If hurling a flat cap skyward is the final act of a student, many members of the Martha’s Vineyard Regional High School class of 2008 were especially quick to graduate this Sunday. Even in the shade of the Oak Bluffs Tabernacle, dozens of gowned students had taken their hats in hand early, to flap against the sweltering air on an unseasonably hot day. The moment that principal Margaret (Peg) Regan signaled the end of the ceremony, all 198 were in the air.

Spilling out onto the lawn of Trinity Circle and posing for photographs, some graduates had already shed the gowns that accompanied their caps; thick polyester uniforms which Kate Mahoney described in her speech as glorified muumuus. They joined hundreds of family and community members who gathered at the center of the Oak Bluffs Camp Ground for the ceremony.

As they posed for photographs in the sun, a fellow graduate told master of ceremonies Ben Williams that his opening remarks — which he delivered in rap-like rhythm — produced goose bumps lasting a full two minutes.

“We’re here today to get approval to leave this place,” Ben had begun, standing under the stage lights in front of school administrators, some of whom looked to be quietly suffering in their own official clothes.

“But, if you were to place this summer, right here, on a timeline of the things that our class will create, the ideas our class will manifest, the places that our class will go, you would find that we, the class of oh-eight, are not done.”

Mrs. Regan who ends her nine-year tenure as high school principal this year was awarded the first of the graduating diplomas. As she came forward to receive the honorary award the class rose almost at once for a standing ovation. The most sustained applause of the afternoon came then as several other faculty members joined Mrs. Regan and Vineyard schools superintendent James H. Weiss for a group hug.

District school committee chairman Susan Parker, who presented the rest of the diplomas, said the high turnout — the students were easily outnumbered by the other attendees — was testament to the central role the high school plays on Martha’s Vineyard.

“It was really speaking to the essence of this community,” said Mrs. Parker who has chaired the high school committee for the past two years. “It’s one of the perks [of serving on the committee]. After meetings and meetings about wastewater it’s great to be reminded, Oh, this is what it was for.”

Student council president Rachel Schubert deftly mixed humor with a broader message. “I decided to do something that is difficult for many people — including myself. I am going to be honest with you. Not because I have stumbled upon any overwhelming message of truth, but because I figure if I mess up while being honest it is still better than speaking perfectly about things I don’t believe,” she said.

She began with a confession to her stepmother who had been searching for a pair of designer jeans for several months and had recently given them up for lost. “I actually did borrow them without asking and I’m sorry, they’re in my room,” she said.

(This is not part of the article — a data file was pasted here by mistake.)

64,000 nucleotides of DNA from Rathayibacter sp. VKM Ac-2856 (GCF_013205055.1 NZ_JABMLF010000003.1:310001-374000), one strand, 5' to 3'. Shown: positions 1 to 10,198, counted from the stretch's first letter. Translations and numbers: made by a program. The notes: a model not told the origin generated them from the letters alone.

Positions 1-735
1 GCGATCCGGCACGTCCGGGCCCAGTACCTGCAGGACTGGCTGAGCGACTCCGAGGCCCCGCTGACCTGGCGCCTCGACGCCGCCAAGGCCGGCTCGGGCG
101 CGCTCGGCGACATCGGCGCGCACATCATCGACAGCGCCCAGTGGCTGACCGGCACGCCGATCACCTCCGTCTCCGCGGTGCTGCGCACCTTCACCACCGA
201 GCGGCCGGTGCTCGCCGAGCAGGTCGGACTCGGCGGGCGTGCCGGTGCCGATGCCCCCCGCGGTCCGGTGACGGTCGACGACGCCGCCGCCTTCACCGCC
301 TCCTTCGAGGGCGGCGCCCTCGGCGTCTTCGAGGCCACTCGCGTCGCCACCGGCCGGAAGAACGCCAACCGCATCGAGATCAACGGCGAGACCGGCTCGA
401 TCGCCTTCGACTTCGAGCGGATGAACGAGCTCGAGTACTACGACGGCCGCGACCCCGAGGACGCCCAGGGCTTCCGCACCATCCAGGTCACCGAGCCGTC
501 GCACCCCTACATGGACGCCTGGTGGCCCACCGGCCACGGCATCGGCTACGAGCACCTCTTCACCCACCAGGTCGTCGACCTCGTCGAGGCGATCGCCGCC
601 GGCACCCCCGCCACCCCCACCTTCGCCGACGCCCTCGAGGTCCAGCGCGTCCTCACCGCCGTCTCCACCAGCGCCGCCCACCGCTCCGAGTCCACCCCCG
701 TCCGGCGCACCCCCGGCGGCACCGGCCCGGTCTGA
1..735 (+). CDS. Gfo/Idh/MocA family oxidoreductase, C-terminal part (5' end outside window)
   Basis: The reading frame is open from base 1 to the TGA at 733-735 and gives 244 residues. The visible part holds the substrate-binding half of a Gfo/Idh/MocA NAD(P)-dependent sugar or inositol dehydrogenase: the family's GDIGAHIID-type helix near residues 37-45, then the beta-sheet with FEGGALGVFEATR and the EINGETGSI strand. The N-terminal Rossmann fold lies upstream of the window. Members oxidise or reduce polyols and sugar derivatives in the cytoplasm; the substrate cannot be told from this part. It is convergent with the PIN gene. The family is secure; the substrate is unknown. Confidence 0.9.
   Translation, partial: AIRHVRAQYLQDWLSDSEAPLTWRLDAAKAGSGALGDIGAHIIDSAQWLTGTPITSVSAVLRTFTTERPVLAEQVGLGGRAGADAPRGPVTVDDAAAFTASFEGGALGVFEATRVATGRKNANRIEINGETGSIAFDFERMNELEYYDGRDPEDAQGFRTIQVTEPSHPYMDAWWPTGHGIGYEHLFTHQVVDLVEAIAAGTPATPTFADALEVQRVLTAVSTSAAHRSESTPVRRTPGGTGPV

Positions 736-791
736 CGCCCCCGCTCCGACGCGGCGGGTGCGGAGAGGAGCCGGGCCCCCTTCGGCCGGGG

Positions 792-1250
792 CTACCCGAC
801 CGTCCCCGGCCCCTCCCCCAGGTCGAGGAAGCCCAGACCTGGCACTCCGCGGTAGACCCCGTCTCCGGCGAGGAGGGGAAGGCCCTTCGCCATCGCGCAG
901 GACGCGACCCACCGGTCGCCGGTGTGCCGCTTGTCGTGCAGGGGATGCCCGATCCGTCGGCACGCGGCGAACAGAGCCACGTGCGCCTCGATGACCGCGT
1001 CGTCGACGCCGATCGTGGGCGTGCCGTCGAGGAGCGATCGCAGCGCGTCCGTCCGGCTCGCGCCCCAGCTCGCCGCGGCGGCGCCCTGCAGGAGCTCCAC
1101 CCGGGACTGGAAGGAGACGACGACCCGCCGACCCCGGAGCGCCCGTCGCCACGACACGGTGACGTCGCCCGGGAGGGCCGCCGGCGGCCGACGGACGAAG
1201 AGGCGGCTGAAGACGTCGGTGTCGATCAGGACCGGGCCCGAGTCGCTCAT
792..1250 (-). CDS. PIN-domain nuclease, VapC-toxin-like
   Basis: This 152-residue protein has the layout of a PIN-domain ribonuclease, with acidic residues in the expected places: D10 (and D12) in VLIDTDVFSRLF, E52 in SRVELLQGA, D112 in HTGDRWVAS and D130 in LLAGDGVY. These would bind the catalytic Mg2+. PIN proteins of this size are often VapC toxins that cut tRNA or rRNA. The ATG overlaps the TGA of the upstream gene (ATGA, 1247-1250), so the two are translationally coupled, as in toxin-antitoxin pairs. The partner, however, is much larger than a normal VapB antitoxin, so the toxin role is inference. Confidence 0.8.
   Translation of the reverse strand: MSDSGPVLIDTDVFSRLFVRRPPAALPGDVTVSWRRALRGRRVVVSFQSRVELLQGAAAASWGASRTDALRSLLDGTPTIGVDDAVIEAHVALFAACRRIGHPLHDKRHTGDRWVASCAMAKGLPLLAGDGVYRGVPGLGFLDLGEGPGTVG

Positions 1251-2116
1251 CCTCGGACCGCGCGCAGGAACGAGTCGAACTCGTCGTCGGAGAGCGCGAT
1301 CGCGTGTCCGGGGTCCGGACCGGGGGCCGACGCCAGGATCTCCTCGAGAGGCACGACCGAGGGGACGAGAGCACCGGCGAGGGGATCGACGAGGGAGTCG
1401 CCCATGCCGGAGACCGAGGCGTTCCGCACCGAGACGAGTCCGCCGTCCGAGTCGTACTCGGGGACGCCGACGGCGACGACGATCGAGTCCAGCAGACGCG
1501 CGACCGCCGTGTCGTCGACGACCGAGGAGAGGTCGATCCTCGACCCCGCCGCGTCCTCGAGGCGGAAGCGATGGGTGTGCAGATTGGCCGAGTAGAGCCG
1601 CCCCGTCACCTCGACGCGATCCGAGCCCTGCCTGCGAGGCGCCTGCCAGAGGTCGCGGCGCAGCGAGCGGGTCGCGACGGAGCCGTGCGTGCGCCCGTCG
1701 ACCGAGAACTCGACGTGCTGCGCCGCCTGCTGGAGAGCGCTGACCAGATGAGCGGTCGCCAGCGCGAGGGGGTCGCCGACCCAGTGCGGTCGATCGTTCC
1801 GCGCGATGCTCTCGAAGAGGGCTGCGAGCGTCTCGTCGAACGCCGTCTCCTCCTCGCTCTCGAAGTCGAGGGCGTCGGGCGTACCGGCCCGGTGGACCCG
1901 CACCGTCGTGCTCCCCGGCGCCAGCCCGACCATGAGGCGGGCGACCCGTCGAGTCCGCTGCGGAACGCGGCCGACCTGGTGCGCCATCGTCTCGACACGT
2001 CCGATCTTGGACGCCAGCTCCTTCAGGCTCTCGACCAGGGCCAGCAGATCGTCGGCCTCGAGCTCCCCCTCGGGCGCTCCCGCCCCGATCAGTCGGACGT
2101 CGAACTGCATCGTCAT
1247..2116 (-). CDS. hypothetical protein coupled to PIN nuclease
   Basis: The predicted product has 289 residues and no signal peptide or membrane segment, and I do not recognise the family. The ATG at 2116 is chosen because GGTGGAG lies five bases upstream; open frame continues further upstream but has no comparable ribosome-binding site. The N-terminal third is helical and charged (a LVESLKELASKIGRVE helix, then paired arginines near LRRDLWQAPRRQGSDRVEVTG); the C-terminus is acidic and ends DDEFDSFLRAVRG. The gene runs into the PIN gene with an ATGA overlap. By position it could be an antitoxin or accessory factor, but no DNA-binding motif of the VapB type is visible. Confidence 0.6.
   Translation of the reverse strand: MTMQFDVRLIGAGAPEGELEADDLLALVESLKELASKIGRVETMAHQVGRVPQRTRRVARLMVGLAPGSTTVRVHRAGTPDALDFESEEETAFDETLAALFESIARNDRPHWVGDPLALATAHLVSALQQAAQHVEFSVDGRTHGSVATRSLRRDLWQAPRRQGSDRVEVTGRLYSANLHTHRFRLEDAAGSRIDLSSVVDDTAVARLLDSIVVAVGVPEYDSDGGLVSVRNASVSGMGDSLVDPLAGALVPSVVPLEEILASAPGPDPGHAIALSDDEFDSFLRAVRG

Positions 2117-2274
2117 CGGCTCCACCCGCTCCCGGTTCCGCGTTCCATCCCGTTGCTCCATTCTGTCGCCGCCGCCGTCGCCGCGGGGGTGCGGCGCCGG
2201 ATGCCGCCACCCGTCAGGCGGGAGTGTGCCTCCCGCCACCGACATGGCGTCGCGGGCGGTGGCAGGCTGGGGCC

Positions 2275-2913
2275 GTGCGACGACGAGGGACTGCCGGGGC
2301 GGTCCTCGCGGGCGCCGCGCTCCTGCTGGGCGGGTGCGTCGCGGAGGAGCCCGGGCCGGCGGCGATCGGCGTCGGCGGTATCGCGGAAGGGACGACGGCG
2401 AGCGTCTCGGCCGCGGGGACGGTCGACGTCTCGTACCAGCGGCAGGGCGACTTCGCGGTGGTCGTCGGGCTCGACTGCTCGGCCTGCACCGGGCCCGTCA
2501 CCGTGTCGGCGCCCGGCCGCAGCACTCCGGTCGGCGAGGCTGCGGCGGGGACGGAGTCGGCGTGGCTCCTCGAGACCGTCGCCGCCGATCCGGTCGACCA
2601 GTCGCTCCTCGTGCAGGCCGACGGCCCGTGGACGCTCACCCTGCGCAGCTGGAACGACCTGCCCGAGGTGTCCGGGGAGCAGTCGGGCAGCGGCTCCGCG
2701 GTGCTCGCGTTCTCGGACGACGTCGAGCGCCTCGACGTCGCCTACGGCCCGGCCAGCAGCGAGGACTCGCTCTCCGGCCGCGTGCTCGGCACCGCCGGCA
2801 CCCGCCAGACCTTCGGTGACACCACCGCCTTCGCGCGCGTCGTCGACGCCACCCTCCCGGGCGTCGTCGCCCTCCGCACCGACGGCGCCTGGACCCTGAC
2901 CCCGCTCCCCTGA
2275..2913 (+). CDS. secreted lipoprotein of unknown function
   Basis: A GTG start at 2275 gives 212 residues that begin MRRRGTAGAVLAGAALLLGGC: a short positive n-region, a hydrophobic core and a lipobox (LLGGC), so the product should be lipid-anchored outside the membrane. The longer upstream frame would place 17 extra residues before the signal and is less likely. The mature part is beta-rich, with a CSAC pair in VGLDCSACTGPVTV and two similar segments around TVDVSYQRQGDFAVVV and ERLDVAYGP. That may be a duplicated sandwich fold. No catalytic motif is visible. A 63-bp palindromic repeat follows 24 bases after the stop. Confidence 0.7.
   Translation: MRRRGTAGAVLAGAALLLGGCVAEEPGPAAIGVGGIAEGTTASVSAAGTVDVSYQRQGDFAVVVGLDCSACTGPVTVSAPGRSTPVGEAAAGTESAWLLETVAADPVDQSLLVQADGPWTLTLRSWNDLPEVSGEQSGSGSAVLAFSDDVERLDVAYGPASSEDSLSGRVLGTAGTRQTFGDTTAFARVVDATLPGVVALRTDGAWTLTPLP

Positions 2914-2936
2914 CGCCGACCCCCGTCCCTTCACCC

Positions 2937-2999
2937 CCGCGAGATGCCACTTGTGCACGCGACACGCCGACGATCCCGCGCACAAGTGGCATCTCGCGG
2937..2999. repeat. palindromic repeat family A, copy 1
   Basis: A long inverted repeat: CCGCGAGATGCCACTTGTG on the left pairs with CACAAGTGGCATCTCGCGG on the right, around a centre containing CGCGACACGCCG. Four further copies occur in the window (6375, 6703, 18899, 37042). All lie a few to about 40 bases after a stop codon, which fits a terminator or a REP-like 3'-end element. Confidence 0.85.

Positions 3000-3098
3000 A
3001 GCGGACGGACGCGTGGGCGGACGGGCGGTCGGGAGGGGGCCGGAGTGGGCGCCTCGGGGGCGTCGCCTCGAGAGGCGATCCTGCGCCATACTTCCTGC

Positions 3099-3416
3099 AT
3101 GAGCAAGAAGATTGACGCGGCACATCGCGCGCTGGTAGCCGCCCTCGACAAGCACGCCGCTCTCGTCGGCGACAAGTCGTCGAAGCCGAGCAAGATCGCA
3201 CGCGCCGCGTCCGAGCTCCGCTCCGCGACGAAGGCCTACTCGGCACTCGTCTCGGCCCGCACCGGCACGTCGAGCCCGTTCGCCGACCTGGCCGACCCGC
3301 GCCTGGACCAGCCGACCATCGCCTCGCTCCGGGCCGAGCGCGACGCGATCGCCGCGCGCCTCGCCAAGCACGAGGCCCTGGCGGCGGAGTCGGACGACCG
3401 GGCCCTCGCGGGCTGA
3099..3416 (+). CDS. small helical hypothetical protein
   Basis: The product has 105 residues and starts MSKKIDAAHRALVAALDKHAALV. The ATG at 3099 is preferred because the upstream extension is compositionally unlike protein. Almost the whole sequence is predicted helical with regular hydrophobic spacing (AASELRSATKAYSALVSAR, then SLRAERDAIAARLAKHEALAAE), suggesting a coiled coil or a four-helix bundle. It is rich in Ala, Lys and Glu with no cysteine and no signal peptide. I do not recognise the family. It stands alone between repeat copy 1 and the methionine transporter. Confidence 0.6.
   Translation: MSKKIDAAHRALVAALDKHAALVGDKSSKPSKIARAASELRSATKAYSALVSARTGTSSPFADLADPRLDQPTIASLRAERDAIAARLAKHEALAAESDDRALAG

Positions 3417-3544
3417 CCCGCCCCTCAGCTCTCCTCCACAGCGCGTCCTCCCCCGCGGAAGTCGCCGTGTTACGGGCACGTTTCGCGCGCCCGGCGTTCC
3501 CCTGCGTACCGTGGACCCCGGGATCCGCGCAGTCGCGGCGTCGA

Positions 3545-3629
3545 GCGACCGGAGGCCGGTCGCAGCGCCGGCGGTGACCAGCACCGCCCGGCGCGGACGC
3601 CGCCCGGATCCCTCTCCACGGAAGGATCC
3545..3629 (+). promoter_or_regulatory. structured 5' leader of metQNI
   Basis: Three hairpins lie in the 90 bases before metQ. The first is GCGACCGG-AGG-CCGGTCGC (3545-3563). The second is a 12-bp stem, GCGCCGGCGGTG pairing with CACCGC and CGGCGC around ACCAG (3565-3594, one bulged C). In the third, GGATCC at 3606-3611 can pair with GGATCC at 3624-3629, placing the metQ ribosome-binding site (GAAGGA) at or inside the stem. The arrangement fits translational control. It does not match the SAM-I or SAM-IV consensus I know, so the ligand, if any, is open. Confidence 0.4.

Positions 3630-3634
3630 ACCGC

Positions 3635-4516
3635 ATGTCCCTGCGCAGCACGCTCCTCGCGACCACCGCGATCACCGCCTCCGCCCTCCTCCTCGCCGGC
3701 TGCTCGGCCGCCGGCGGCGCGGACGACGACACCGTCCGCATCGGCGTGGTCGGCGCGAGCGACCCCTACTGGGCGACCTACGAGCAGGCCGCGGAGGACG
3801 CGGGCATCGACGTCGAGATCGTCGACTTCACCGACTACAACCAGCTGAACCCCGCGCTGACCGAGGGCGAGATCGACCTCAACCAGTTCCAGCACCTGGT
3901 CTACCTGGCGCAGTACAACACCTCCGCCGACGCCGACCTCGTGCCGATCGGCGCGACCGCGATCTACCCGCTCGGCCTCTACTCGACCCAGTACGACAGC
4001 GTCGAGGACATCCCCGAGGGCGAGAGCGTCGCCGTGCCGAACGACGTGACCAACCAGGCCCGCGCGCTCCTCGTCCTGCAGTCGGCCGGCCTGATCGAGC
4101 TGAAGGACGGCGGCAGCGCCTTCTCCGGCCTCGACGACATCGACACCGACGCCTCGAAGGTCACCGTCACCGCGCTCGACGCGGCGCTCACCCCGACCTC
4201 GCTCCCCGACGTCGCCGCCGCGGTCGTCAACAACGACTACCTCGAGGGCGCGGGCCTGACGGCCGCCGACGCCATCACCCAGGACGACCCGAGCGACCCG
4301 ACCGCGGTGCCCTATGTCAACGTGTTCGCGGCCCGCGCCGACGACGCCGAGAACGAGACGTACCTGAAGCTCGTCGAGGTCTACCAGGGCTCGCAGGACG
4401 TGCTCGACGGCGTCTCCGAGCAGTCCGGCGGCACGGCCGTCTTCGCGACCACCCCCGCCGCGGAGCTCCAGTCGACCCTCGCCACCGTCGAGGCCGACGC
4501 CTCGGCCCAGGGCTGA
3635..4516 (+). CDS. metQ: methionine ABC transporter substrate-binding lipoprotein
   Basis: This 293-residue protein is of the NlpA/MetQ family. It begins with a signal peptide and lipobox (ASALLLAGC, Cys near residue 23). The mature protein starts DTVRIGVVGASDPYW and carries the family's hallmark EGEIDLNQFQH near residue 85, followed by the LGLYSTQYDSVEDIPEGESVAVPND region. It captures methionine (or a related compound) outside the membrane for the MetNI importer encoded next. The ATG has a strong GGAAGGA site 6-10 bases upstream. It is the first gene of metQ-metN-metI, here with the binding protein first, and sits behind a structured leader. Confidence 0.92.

She continued: “Janie, Nika and the entire girl’s lacrosse team? That time I missed the boat to go to the game, I was running late on purpose because I really just wanted to go play soccer.”

But she also said later: “I am still young and I have no idea how to measure a life, but my years at MVRHS have made me absolutely positive that it is not with grades . . . . If we graduate today having learned lessons of loyalty, morality and kindness in the halls and classrooms of this high school, then we have received an education not only in academics but in life.”

Valedictorian Truman French kept his remarks short, saying he was loathe to try to dispense words of wisdom at this early stage.

“What have I really accomplished so far in my life to make me qualified to make this speech?” he asked. “Nothing, except done well in school, which amounts to very little in the grand scheme of things.” He said the most valuable lesson he learned growing up on the Vineyard is the importance of community, observing that you can go to any of the Island’s public beaches and see good Samaritans picking up trash.

“Remember, class of 2008, it’s not about the money but about how you serve the community,” advised the budding entrepreneur as his parting shot.

Ben Williams finished his speech by advising his classmates to look beyond society’s labels, even as they stood on the brink of a momentous shift in classification.

“Everyone, beyond the categories we place them in, is a person,” he said. “We’re walking into a world where we place people into self-created classes and categories. We can be ranked or classified, but class does not divide us. We are a class. The class of 2008, and we’re just getting started.”

Within half an hour this class — high school kids no longer — had dispersed from Trinity Circle headed elsewhere and to trade in the official gowns for sunglasses and bathing suits.